Family- and genus-level 16S rRNA-targeted oligonucleotide probes for ecological studies of methanotrophic bacteria
Steudler, Paul A.
Pomerantz, William J.
Cavanaugh, Colleen M.
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Methanotrophic bacteria play a major role in the global carbon cycle, degrade xenobiotic pollutants, and have the potential for a variety of biotechnological applications. To facilitate ecological studies of these important organisms, we developed a suite of oligonucleotide probes for quantitative analysis of methanotroph-specific 16S rRNA from environmental samples. Two probes target methanotrophs in the family Methylocystaceae (type II methanotrophs) as a group. No oligonucleotide signatures that distinguish between the two genera in this family, Methylocystis and Methylosinus, were identified. Two other probes target, as a single group, a majority of the known methanotrophs belonging to the family Methylococcaceae (type I/X methanotrophs). The remaining probes target members of individual genera of the Methylococcaceae, including Methylobacter, Methylomonas, Methylomicrobium, Methylococcus, and Methylocaldum. One of the family-level probes also covers all methanotrophic endosymbionts of marine mollusks for which 16S rRNA sequences have been published. The two known species of the newly described genus Methylosarcina gen. nov. are covered by a probe that otherwise targets only members of the closely related genus Methylomicrobium. None of the probes covers strains of the newly proposed genera Methylocella and "Methylothermus," which are polyphyletic with respect to the recognized methanotrophic families. Empirically determined midpoint dissociation temperatures were 49 to 57°C for all probes. In dot blot screening against RNA from positive- and negative-control strains, the probes were specific to their intended targets. The broad coverage and high degree of specificity of this new suite of probes will provide more detailed, quantitative information about the community structure of methanotrophs in environmental samples than was previously available.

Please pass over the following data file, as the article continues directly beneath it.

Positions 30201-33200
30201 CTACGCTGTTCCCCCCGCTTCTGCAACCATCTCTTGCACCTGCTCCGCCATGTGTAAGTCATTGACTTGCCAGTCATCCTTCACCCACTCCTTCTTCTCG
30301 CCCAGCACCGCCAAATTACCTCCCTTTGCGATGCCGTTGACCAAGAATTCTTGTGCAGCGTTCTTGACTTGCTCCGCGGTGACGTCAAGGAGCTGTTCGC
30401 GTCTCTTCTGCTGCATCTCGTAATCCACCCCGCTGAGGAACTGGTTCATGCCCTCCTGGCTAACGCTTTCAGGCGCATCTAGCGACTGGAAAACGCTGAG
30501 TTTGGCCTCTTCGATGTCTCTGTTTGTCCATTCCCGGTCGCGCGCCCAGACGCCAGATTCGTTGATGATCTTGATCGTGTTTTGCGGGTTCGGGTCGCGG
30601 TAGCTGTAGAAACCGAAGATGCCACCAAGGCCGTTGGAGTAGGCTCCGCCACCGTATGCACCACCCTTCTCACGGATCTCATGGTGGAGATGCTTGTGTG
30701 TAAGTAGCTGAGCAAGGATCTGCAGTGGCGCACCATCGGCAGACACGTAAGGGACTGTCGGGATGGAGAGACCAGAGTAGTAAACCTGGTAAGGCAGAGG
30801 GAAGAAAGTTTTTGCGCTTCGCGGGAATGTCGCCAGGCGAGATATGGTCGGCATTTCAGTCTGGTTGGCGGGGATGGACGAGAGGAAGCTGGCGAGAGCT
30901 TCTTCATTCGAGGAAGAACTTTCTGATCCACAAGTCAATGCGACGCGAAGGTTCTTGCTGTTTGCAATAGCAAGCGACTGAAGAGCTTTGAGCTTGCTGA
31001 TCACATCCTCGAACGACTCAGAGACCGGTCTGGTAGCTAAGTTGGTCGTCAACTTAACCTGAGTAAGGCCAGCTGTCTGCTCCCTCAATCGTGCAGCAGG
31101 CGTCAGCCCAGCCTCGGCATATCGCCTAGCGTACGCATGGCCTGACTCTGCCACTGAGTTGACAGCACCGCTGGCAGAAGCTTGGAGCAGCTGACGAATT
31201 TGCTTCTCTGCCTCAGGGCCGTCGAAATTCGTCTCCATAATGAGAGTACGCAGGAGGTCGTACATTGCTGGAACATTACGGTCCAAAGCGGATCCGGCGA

Author Posting. © American Society for Microbiology, 2001. This article is posted here by permission of American Society for Microbiology for personal use, not for redistribution. The definitive version was published in Applied and Environmental Microbiology 67 (2001): 4726-4733, doi:10.1128/AEM.67.10.4726-4733.2001.
Suggested CitationApplied and Environmental Microbiology 67 (2001): 4726-4733
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